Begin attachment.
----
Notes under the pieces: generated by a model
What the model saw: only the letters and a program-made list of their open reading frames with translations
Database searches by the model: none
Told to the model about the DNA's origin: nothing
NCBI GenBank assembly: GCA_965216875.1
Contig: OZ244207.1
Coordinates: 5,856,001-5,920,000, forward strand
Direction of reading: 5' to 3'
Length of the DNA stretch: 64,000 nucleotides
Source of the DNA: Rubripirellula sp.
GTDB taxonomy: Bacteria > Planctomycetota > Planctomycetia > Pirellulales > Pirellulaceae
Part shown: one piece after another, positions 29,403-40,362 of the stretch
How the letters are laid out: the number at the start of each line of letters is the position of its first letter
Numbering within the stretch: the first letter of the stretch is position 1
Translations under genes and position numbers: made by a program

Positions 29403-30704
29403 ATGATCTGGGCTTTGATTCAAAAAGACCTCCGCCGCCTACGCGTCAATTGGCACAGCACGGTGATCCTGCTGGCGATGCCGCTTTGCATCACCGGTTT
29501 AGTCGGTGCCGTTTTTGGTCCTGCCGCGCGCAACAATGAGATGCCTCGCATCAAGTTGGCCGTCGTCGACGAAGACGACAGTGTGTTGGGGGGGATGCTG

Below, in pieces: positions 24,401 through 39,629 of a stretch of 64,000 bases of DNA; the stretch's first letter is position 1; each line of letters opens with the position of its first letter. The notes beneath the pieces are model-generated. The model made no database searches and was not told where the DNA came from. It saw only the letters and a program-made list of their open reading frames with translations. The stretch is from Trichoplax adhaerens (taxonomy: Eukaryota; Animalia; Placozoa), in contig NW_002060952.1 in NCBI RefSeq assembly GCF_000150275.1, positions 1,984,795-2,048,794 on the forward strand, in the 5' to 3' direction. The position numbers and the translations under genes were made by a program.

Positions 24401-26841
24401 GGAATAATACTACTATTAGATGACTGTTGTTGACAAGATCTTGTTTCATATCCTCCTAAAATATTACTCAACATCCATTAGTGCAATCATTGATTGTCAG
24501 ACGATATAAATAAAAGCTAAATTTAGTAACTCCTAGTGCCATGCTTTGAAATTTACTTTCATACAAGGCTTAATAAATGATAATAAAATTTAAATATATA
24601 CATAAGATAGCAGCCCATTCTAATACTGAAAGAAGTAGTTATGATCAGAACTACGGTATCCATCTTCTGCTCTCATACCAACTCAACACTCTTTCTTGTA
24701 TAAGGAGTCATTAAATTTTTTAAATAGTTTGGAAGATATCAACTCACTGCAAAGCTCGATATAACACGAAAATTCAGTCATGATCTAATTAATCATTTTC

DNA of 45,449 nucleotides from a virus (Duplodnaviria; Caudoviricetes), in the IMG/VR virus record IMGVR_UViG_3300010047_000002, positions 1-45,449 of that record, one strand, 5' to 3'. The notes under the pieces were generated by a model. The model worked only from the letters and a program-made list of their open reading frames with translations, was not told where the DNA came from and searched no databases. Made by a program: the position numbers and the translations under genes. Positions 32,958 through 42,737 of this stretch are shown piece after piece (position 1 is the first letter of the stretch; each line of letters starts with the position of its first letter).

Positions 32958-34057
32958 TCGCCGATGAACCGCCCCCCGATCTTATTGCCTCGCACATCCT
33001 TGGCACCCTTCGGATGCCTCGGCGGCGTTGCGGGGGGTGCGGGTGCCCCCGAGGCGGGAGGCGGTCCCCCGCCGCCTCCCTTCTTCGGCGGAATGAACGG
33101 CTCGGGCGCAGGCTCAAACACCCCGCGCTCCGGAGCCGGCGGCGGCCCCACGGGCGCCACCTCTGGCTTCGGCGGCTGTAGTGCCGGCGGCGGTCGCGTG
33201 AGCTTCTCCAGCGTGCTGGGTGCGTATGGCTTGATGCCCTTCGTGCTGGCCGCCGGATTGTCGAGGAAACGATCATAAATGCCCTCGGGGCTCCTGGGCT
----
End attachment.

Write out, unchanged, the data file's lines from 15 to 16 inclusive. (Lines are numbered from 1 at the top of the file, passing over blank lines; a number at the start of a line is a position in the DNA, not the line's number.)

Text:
Translations under genes and position numbers: made by a program

Positions 29403-30704